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lore 0.4.48

a framework for building and using data science

Latest Version: 0.5.0rc1

.. role:: python(code)
:language: python

.. role:: bash(code)
:language: bash



Lore is a python data science framework to design, fit, and exploit machine learning models from development to production. It codifies best practices to simplify collaborating and deploying models developed on a laptop with Jupyter notebook, into high availability distributed production data centers.

Writing code with a fast feedback loop is fulfilling. With complex data, you can spend hours, days, then weeks iterating through more complex edge cases on larger samples until the last bits are smoothed over. Instead of spending time partially reimplementing common patterns, frequent challenges should be solved once, and thoroughly.

Create a Lore project

.. code-block:: bash

$ pip install lore
$ lore init my_project --python_version=3.6.3

# fix up .env, config/database.cfg, circle.yml, README.rst

A Cute Little Example

We'll naively try to predict whether users are subscribers, given their first name.

Update config/database.cfg to specify your database url:

.. code-block:: ini

# config/database.cfg


you can set environment variable for only the lore process with the .env file:

.. code-block:: bash

# .env


Create a sql file that specifies your data:

.. code-block:: sql

-- app/extracts/subscribers.sql

FROM users
LIMIT = %(limit)s

Pipelines are the unsexy, but essential component of most machine learning applications. They transform raw data into encoded training (and prediction) data for a model. Lore has several features to make data munging more palatable.

.. code-block:: python

# app/pipelines/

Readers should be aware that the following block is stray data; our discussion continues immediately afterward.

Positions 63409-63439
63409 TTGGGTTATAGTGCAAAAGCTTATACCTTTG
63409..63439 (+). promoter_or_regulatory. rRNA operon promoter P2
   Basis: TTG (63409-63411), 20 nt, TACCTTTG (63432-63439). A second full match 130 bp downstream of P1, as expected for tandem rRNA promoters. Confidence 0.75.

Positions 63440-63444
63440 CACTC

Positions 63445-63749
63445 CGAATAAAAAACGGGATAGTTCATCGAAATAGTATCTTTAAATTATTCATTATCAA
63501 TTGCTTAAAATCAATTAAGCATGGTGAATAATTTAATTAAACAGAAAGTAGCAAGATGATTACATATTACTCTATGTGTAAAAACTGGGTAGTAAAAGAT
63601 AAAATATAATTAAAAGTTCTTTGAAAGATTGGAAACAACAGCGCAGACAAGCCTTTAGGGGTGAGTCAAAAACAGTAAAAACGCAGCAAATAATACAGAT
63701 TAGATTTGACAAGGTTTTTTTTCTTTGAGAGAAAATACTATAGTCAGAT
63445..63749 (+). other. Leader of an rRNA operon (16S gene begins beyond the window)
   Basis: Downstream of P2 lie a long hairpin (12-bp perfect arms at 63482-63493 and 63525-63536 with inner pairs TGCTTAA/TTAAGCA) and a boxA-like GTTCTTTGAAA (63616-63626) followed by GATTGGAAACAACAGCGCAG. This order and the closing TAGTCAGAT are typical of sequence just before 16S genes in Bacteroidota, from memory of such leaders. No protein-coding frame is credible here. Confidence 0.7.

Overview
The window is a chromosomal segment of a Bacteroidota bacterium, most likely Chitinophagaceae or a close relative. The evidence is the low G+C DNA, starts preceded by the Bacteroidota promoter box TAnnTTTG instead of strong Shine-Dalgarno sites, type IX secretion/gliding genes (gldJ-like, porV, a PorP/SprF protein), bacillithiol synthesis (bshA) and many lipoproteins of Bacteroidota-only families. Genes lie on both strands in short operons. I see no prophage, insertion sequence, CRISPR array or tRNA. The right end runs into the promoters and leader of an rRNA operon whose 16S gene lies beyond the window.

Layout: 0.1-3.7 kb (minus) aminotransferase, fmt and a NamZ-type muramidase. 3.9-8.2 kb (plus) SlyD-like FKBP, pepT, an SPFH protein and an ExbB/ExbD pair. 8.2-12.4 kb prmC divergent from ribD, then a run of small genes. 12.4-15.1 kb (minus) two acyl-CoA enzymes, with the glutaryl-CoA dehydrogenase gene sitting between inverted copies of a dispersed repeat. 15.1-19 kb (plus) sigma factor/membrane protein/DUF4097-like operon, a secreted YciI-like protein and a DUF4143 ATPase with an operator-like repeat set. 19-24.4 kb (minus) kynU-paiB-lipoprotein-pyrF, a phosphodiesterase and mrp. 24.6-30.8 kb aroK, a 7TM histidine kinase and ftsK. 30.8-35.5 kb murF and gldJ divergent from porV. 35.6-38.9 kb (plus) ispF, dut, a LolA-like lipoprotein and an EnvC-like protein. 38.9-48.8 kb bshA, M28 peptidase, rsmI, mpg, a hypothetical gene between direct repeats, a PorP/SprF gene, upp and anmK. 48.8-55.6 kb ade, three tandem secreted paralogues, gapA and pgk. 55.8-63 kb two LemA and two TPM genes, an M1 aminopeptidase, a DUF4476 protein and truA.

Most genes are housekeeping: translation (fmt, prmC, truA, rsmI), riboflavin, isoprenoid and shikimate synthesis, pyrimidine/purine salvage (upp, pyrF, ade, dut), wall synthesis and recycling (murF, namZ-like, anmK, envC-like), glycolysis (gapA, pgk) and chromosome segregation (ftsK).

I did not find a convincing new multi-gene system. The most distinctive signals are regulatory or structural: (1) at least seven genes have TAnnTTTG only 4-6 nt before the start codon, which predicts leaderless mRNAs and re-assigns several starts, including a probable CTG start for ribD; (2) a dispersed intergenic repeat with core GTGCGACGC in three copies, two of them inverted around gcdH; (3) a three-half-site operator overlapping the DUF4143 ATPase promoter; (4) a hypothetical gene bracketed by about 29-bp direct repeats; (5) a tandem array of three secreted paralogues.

import lore.pipelines
from lore.encoders import Norm, Discrete, Boolean, Unique
from lore.transformers import NameAge, NameSex, Log

class TrainTestSplit(lore.pipelines.TrainTestSplit):

def get_data(self):
# is a Connection created by config/database.cfg + DATABASE_URL
# dataframe() supports keyword args for interpolation (limit)
# subscribers is the name of the extract
# cache=True enables LRU query caching
return'subscribers', limit=100, cache=True)

def get_encoders(self):
# An arbitrairily chosen set of encoders (w/ transformers)
# that reference sql columns in the extract by name.
# A fair bit of thought will probably go into expanding
# your list with features for your model.
return (
Unique('first_name', minimum_occurrences=100),
Discrete(NameSex('first_name'), bins=10),

def get_output_encoder(self):
# A single encoder that references the predicted outcome
return Boolean('has_subscription')

The superclass :python:`lore.pipelines.TrainTestSplit` will take care of:

# splitting the data into training_data/validation_data/test_data dataframes
# fitting the encoders to training_data
# transforming training_data/validation_data/test_data for the model

Define some models that will fit and predict the data. Base models are designed to be extended and overridden, but work with defaults out of the box.

.. code-block:: python

# app/models/

import lore.models
from app.pipelines.subscribers import TrainTestSplit

class DeepName(lore.models.Keras):
def __init__():
super(DeepName, self).__init__(
estimator=lore.estimators.Keras() # a canned estimator for deep learning

class BoostedName(lore.models.Base):
def __init__():
super(XGBoostedName, self).__init__(
estimator=lore.estimators.XGBoost() # a canned estimator for XGBoost

Test the models predictive power:

.. code-block:: python

# tests/unit/

from app.models.subscribers import DeepName, BoostedName

class TestSubscribers(unittest.TestCase):
def test_deep_name(self):
model = DeepName() # initialize a new model # fit to the pipeline's training_data
predictions = model.predict(model.pipeline.test_data.x) # predict the holdout
self.assertEqual(predictions, model.pipeline.test_data.y) # hah!

def test_xgboosted_name(self):
model = BoostedName()
predictions = model.predict(model.pipeline.test_data.x)